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HomeGeopolitical CompassSub-Saharan AfricaIn South Africa, Police Violence Isn’t Black and White

In South Africa, Police Violence Isn’t Black and White

Author: Eusebius McKaiser

Affiliation: Independent

Organization/Publisher: Foreign Policy

Date/Place: October 21, 2020/USA

Type of Literature: Argument

Word Count:  2043


Keywords: South Africa, Johannesburg, Apartheid, Police Violence, Coloured People, Nathaniel Julies


Mentioning the unjust killing of the 16-year-old Nathaniel Julies, who had Down Syndrome and was a member of the Coloured community in Johannesburg, the author provides an insight into the enduring legacies of colonialism, having its lasting effect of racism which is now led by South Africa’s Black-led government towards its Coloured population. The police especially are seen as racist and as the “henchmen” of the government. The experiences of the Black community during the Apartheid regime seem to some as extending and being transferred to the Coloured community, who now finds itself in the role of the victim. McKaiser, who is Coloured himself and refers to his personal experiences, explains how the Apartheid regime installed a race-based categorization system which is still predominant in South Africa. The “hierarchy of races” codified by White people in the law, deemed the White race as being pure and morally superior. “Political divide-and-rule tactics” and the prescription that only people from the same race can live in the same area, led to further separation of Coloured and Black communities and dissolved the solidarity among South Africans. The popular refrain the author mentions “During apartheid we were not White enough! Now we are not Black enough!” reveals political and economic marginalization, having the effect that Coloureds feel neglected and invisible in the current government. McKaiser concludes by recommending a deeper self-reflection of South Africans with colonialism and the Apartheid regime, especially regarding the impact of the damage on Coloured and Black communities. However, he fails to present a sustainable and encompassing solution for the current identity problem in the region.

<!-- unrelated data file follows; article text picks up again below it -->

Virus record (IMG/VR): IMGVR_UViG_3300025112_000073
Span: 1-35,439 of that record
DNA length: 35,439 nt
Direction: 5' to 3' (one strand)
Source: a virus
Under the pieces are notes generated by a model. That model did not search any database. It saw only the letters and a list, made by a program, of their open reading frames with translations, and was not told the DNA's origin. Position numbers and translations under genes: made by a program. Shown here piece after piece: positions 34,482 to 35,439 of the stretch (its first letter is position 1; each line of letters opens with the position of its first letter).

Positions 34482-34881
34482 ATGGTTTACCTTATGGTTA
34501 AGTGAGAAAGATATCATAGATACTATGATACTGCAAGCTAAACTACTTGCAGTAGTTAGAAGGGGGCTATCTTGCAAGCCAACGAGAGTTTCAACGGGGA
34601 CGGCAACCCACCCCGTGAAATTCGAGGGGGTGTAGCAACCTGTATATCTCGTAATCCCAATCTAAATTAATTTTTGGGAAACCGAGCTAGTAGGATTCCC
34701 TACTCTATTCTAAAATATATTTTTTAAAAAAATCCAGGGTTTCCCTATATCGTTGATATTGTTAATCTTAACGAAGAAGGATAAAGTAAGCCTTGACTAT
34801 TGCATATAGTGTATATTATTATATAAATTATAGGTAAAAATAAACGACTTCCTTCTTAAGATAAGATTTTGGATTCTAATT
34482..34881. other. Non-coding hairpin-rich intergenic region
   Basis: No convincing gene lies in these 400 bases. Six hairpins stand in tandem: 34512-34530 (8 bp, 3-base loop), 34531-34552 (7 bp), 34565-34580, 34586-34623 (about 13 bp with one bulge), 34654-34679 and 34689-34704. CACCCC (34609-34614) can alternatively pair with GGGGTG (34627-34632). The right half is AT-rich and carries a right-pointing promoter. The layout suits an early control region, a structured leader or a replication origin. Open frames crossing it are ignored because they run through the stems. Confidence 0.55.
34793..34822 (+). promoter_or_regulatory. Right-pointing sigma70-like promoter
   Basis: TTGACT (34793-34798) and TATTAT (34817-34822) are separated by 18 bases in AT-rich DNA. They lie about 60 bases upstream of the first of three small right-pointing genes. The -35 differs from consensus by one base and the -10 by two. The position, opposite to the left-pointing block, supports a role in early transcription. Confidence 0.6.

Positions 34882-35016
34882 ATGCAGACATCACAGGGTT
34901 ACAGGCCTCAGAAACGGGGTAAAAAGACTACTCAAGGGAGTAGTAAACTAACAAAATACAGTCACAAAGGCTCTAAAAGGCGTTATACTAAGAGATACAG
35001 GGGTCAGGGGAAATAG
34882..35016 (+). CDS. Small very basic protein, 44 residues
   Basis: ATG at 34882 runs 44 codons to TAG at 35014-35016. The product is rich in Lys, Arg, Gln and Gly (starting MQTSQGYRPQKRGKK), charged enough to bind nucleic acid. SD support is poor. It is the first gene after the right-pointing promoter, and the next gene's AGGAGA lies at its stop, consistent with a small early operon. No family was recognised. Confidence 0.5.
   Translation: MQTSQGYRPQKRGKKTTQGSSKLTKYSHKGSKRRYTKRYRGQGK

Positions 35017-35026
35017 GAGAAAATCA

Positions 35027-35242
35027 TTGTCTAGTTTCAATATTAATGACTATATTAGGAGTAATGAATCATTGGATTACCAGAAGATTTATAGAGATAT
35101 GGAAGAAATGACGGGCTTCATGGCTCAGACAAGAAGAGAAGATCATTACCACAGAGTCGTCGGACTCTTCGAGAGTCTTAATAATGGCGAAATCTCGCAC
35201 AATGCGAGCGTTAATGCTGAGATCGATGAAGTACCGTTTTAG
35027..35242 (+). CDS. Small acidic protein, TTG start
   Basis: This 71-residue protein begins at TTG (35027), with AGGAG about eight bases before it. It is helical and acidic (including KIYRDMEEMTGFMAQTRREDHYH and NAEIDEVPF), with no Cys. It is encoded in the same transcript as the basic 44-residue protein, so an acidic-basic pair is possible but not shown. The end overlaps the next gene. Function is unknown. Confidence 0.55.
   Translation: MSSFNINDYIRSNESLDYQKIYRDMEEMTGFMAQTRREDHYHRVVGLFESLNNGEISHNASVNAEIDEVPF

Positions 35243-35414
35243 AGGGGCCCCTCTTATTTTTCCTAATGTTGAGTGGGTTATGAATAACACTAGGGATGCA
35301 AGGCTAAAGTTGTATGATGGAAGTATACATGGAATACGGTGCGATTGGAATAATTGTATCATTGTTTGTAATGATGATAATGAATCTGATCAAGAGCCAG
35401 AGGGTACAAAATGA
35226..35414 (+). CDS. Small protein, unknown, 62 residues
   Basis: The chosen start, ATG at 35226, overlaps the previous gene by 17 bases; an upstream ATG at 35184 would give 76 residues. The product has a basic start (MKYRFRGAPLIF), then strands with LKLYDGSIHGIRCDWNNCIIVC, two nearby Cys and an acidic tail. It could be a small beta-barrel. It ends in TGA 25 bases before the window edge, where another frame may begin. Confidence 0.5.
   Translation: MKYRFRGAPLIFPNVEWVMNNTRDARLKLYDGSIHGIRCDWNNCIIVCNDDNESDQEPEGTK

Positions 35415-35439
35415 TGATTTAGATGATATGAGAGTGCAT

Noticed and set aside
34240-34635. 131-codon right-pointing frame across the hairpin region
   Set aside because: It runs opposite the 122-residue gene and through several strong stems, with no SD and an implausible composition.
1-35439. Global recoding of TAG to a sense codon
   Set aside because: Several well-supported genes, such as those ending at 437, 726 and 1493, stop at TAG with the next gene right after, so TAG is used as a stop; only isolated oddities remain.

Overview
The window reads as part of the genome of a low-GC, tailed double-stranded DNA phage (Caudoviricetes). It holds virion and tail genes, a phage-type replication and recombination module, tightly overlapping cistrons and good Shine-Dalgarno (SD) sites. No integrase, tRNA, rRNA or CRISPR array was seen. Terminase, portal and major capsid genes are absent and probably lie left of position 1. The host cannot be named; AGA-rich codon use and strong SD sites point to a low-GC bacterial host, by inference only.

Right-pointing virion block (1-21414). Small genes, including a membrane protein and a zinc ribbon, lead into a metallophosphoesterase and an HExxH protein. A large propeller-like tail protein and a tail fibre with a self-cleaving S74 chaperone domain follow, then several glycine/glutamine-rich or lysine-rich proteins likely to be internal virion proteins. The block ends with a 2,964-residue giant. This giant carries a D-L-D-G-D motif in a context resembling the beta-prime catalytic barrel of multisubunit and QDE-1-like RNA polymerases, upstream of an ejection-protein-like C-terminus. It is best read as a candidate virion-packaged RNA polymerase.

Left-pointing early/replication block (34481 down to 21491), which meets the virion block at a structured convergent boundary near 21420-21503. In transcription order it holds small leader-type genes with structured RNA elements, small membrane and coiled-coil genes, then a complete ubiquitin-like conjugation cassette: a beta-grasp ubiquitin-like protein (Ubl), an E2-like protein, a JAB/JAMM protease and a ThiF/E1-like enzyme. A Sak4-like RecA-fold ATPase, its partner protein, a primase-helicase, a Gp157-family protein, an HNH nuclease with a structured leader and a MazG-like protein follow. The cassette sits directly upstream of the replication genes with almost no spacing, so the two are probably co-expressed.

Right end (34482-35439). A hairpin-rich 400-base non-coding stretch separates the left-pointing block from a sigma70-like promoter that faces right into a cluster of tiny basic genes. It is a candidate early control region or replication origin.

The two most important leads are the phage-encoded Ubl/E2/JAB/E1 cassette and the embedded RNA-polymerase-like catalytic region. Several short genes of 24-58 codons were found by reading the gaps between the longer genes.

By: Dilek Yücel, CIGA Senior Research Associate



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